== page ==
an article by The Register, Google is working to "'personalize' as much as 20 percent of your web searches".It's great to have everything customized to suit just you, right? You like your bed a certain stiffness, your oatmeal a certain thick and your coffee a certain sweet. How about your search results? According to
While this might be good for some things, we're thinking it could also be like formulating an answer before someone even finishes asking the question.
The Register quotes Google software engineer Bryan Horling, who spoke this afternoon at the Search Marketing Expo, as saying that one in five searches are customized using a user's location, web history or online contacts. "Between these three techniques," Horling said, "just about every user who's engaging with Google search today is affected."
Horling explains that many of the changes, however, are rather subtle and usually involve rearranging a few results on a page and not providing an entirely different set of results. Google has tailored results on a large scale, such as by country, for years, Horling explains, but is now "applying it at a finer granularity."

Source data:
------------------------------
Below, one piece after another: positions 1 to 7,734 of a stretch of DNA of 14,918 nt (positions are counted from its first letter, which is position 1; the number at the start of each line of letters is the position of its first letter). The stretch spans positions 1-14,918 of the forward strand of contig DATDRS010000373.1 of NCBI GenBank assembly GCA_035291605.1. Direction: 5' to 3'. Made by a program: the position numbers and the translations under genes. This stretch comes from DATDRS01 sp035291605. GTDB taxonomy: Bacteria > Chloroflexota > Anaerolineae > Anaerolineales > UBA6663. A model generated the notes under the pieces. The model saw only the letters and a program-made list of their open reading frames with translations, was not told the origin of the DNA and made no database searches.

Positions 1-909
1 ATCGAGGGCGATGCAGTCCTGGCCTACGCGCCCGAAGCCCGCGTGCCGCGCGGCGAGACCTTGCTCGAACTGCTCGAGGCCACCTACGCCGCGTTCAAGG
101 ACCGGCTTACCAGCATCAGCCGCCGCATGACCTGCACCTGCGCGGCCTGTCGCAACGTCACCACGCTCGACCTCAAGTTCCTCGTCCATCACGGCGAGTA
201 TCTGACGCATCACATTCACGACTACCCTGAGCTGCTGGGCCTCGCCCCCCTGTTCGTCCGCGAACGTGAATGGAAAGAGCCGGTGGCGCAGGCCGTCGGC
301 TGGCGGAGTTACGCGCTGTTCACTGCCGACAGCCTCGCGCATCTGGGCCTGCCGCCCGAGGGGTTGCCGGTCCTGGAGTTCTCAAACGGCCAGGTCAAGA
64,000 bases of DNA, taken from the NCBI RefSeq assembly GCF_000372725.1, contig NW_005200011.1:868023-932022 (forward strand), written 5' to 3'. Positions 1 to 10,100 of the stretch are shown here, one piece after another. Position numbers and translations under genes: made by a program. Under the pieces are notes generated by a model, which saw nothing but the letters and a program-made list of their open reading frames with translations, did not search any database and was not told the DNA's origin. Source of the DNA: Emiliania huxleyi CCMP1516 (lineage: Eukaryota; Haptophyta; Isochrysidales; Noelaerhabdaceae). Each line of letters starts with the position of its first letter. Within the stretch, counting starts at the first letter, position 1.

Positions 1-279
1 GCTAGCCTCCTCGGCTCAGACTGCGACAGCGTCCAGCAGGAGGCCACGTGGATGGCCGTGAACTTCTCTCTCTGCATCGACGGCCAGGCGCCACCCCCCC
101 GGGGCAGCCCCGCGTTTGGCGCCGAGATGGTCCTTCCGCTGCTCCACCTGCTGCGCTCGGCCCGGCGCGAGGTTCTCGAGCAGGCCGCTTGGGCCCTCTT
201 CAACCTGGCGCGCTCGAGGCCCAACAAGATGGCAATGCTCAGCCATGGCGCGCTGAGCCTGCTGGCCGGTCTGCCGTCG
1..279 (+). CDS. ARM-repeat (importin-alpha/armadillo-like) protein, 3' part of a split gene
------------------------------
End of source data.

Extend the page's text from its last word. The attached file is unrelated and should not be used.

While people we are in contact with are often of the same mindset and our location comprises much of our interaction with the world, do we really want Google to assume this for us? If we are researching a topic that is normally completely out of our realm, do we really want the search engine to pull us back in, however subtly? Take Google's "social search" for example.
"The idea behind social search is that we surface content from your social circle," he said. If you know a particular person, for instance, Google may ensure that a document they wrote receives particular prominence on the results page.
Customizing search results, it would seem, can be like putting us in an echo chamber of similar ideas and opinions. If we look up technology related topics in Google, suddenly we are fed links from our tech savvy contacts that Google pulls from our Buzz stream. But what if we are looking for the outside perspective? Even if we aren't intentionally looking for the outside perspective, we're suddenly being subtly driven back to our own world view, as repeated by our peers.
While some examples, like searching for a bus schedule or searching for the words "coffee shop" seem self evident, we have to wonder how these one in five results are changing the way we search the Web.
And if nothing else, we'd rather be able to opt-out if we need, without having to sign out, delete our cookies, clear our cache and reboot the system.